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First he learned he had diabetes. Then Percy learned he loved cooking—for everyone.

Last September, Percy was admitted to the hospital with blood glucose topping 700 mg/dL, blurred vision and the news that he had type 2 diabetes. One year later, he has a new lease on life, a new business and he's sharing his positivity with the world. This is a diabetes and weight loss story with a very happy ending.

Can you tell us about last September?

I woke up sweating one morning, and felt like I was getting the flu. I made it through the day at work, but I was still queasy. I thought I'd just go home and sleep it off. I drove the 45 minutes, and was almost home, but my legs were cramping up and my vision was blurry—something told me to go to the ER. As soon as they took my blood, they rushed me to the ICU and told me I was lucky to be alive. The nurse said I was minutes from a coma.

I was there for 5 days. They put me on long- and short-acting insulin, and the doctor said I'd be on insulin for the rest of my life.

How did you feel when you went home?

I was having anxiety attacks. I didn't know how to eat. When I left the hospital, my blood sugar was 142. I was like, "Do I need insulin? Can I eat sugar? What will happen?"

On the other hand, I appreciated everything more. I realized the blessings that I had. Colors were brighter. Music sounded better.

Sounds like you made a point of focusing on the positives.

I was asking so many questions, and doing research, and I knew it started with food. I'd been a top-tier bodybuilder in my 20s, but I'd gone through some depression, and I'd turned to food.

When I was diagnosed, I was about 300 pounds. So I quit eating red meat and pork, added turmeric and black seed oil to my diet because I'd read that they may have anti-inflammatory properties, I stopped eating fast food all the time, and I got more active. These aren't the answers for everyone, but I did my own research, and this is what works for me.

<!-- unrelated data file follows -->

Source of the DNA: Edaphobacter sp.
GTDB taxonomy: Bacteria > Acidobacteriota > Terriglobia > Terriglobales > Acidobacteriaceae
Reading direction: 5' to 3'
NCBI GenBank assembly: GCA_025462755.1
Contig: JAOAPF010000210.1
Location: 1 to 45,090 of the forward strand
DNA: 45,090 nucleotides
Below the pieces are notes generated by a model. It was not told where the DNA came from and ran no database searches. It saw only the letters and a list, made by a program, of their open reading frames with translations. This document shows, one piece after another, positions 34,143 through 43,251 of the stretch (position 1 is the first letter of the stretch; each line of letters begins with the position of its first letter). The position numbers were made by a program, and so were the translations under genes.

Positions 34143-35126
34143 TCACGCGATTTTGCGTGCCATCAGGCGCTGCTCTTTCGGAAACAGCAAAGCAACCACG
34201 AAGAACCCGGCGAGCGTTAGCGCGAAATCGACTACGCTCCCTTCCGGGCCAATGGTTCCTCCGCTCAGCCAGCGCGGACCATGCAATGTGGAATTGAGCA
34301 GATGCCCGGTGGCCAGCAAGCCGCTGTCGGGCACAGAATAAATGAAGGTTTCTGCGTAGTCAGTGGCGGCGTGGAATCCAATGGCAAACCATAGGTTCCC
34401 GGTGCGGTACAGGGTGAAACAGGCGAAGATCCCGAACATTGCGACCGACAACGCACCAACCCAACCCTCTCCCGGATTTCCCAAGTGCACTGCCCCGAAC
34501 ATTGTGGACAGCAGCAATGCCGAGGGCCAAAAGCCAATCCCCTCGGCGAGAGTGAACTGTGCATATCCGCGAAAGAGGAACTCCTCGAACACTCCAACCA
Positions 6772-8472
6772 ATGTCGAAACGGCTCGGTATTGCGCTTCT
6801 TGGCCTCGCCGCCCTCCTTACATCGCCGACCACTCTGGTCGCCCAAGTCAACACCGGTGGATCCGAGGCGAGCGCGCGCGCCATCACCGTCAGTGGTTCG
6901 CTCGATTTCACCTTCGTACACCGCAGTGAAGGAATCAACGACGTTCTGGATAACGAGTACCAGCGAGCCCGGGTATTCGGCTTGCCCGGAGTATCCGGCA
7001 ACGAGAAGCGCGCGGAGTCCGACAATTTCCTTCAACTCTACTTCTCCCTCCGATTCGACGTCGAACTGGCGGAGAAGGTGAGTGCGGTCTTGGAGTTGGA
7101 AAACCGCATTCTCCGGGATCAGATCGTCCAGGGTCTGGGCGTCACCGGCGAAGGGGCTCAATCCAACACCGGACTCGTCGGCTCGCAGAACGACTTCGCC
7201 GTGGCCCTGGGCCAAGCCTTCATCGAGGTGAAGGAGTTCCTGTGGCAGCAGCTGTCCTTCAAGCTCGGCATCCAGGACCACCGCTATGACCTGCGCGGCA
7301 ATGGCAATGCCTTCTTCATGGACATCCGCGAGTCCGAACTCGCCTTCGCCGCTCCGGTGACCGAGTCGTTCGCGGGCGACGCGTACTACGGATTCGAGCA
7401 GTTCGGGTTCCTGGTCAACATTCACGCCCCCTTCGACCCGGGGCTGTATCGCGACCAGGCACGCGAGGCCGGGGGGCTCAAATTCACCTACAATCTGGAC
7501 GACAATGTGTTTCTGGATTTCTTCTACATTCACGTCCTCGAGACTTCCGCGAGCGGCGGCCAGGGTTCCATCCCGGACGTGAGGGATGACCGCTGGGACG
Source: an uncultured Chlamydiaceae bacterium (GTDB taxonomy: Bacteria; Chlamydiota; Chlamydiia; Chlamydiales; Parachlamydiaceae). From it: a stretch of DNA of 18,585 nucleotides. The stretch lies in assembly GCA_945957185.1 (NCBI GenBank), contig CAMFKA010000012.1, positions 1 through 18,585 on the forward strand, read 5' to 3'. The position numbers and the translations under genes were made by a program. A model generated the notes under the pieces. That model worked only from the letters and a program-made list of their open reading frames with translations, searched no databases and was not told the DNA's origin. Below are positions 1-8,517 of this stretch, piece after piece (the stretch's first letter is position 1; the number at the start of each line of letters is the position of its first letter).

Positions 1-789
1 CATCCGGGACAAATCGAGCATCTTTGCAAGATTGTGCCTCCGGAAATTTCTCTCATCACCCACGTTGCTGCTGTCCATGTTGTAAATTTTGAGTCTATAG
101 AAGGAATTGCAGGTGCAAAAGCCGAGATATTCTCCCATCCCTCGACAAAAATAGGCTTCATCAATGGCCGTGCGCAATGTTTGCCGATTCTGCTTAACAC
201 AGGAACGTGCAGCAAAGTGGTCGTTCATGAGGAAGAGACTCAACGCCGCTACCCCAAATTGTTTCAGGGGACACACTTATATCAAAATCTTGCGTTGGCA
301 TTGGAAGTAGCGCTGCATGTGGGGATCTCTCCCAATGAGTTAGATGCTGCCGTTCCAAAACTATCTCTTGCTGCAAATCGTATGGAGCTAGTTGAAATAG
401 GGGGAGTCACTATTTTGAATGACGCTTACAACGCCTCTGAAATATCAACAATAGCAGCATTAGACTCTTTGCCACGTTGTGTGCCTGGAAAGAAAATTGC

I lost 95 pounds and feel like I have the energy of a 20-year-old again. My confidence is back.

Did you already know how to cook? Because it sounds like you've gone from fast food to cooking for others in less than a year.

I used the skills I learned when I was young, but my parents grew up in the south, so there was a lot of fried chicken. I fell in love with cooking, though, and started preparing my meals in advance. I liked plating them so they looked good, and I'd share pictures on Instagram. And I'd bring my lunch into work, and my coworkers asked if I could cook for them, too. I didn't even know what to charge.

Suddenly I was prepping meals for 30 people every week. I just did it because I loved the cooking, and the plating, and the look on people's faces, but now I'm turning it into a business.

I'd love to help people with diabetes manage their blood sugar outside of medication. People say "eating well is expensive," and I tell them, "so is medication." I wasn't willing to spend $500 a month on medication. I can put that money into fresh foods and have a lot left over.

How has your diabetes management changed with all of your lifestyle changes?

I'm off medication now. That doctor didn't know it, but when he told me I'd be on insulin for the rest of my life, he sparked me. He counted me out right away. But people who know me know that you shouldn't tell me I can't do something.

What's your best advice for people who want to lose weight or make changes?

People ask me what diet I used. But I didn't "diet." That's just temporary. I made a total lifestyle change and reprogrammed myself to choose the right foods, drink more water, practice moderation and stay active. It's easy to take things for granted, but now I live every day like it's my last, and don't let the negative thoughts in.

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